The oral route is the most common route of drug administration in view of its convenience and patient acceptance, even more so in the case of chronic therapies . Many existing and new therapeutic entities are characterized by a low degree of water solubility leading to poor and erratic oral bioavailability . In order to overcome this hurdle, several strategies such as micronization [3, 4], formation of solid solutions , microemulsification , and novel drug delivery systems, including nanoparticles , lipid-based vesicles [8, 9], have been proposed. Among these approaches, polymeric micelles, constituted of amphiphilic block copolymers, have attracted much attention in the decade [10–12]. Generally, block copolymers with concentration above the critical association concentration (CAC) self-assemble into spherical polymeric micelles with a core–shell structure in water: the hydrophobic segments aggregate to form an inner core being able to accommodate hydrophobic drugs with improved solubility by hydrophobic interactions; the hydrophilic shell consists of a brush-like protective corona that stabilizes the micelles in aqueous solution [13–15]. Polymeric micelles as novel drug vehicles present numerous advantages, such as reduced side effects of drugs, selective targeting, stable storage, stable toward dilution, and prolonged blood circulation time [15, 16]. Furthermore, polymeric micelles possess a nanoscaled size with a narrow distribution. They can protect drugs against premature degradation in vivo owing to their core–shell architecture [17, 18]. More importantly, polymeric micelles are fabricated according to the physicochemical properties of drugs and the compatibility between the core of micelles and drug molecules [15, 19]. From the pharmaceutical point of view, these amphiphilic carriers can solubilize more poorly water-soluble drugs within their hydrophobic core than most surfactant micelles. Since most of polymeric micelles are intended to be administered intravenously , the development of polymeric micelles via the oral route has been attracted attention ,,. Francis et al.  reported that the polymeric micelles exhibited high stability in gastric and intestinal fluids and no significant cytotoxicity toward Caco-2 cells, and the apical-to-basal permeability of Cyclosporine A (CyA) across Caco-2 cells increased significantly when loaded in polymeric micelles compared to free CyA. However, the absorption enhancement of drug loaded in polymeric micelles by oral delivery to rats has remained elusive. These prompted us to investigate the suitability of polymeric micelles as carriers to enhance the oral absorption of BCS Class II (i.e., low solubility–high permeability) drugs.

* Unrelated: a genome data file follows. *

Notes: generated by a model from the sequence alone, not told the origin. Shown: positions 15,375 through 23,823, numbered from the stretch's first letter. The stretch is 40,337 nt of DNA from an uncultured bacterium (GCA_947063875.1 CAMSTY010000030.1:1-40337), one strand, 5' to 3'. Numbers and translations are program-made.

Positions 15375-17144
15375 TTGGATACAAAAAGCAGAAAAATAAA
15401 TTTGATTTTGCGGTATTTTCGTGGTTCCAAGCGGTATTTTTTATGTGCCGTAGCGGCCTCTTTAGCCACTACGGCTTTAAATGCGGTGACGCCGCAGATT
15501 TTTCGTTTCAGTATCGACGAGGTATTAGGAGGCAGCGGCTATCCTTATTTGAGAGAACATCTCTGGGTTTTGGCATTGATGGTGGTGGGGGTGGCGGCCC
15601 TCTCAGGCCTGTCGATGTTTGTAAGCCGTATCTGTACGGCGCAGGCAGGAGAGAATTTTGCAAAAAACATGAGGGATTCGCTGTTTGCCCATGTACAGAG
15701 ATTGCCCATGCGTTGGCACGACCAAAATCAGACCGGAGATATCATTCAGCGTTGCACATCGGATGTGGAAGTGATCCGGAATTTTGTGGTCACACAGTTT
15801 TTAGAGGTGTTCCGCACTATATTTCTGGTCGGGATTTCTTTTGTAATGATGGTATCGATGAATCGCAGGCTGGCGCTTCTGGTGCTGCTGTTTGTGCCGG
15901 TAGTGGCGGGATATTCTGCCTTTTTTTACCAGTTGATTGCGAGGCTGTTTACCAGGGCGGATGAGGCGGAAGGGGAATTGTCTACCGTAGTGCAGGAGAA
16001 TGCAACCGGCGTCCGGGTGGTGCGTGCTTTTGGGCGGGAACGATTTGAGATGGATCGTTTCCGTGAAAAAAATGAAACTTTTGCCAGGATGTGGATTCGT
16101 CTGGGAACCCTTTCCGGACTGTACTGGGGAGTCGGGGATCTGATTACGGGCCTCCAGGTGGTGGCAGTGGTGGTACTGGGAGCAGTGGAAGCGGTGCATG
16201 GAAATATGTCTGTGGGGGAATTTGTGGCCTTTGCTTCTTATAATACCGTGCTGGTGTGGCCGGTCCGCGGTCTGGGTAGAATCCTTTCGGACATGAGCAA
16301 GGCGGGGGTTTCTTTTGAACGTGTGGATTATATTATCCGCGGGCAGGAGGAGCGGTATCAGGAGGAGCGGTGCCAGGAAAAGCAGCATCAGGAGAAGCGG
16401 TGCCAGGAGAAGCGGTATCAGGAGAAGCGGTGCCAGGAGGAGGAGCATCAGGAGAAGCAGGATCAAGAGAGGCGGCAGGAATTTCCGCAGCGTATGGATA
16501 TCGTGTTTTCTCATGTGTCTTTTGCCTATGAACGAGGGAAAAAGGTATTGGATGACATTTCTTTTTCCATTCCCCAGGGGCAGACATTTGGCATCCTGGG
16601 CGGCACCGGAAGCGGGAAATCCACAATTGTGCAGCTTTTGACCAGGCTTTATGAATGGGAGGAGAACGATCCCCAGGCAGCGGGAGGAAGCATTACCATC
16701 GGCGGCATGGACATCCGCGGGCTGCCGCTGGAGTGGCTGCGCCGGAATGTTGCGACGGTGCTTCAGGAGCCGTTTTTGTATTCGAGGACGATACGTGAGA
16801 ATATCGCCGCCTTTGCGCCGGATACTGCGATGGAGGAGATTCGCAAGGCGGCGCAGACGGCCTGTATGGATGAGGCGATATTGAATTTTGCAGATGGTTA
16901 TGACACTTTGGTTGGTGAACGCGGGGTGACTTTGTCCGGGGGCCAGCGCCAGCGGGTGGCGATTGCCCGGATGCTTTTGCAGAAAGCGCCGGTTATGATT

In the present study, CyA which belongs to BCS Class II was selected as a model drug. CyA is a highly lipophilic cyclic undecapeptide of 11 amino acids, and a highly effective immunosuppressive agent which is widely used in clinic for prevention of allograft rejection after organ transplantation and treatment of autoimmune disease [23–25]. Nevertheless, the oral bioavailability of CyA is low and irregular  due to the large molecular weight (1202 Da), low solubility in water (23 μg/mL at room temperature) , very high lipophilicity (log P = 2.92) , a substrate of P-glycoprotein, and vulnerable to intestinal mucosa and liver P450 3A4. The currently available oral formulation of CyA is in the form of a microemulsion containing a high concentration of Cremophor RH40 which has been reported to induce undesirable side effects, such as nephrotoxicity and induction of anaphylactic reactions in sensitized patients, although the oral absorption of CyA was remarkably enhanced. Consequently, there has been an urgent requirement to design and develop a novel dosage form of CyA aimed at decreasing the side effects of the current formulation while preserving the bioavailability of the drug.
The purposes of this study were to design and evaluate CyA-loaded polymeric micelles in vitro. Therefore, monomethoxy poly(ethylene glycol)–poly(lactide) (mPEG–PLA) with molecular weight of 2500, 5000, 10000, and 15000 Da for PLA block were strategically designed and synthesized by ring-opening polymerization ofd,l-dilactide (d,l-LA) in the presence of mPEG with molecular weight of 5000 Da, respectively. The micelles preparation, CyA solubilization, and micelles properties were investigated by the size measurement, drug loading content (LC), encapsulation efficiency (EE), stability in gastrointestinal tract, and in vitro drug release. Intestinal absorption in situ and ex vivo of CyA-loaded polymeric micelles was assessed, respectively.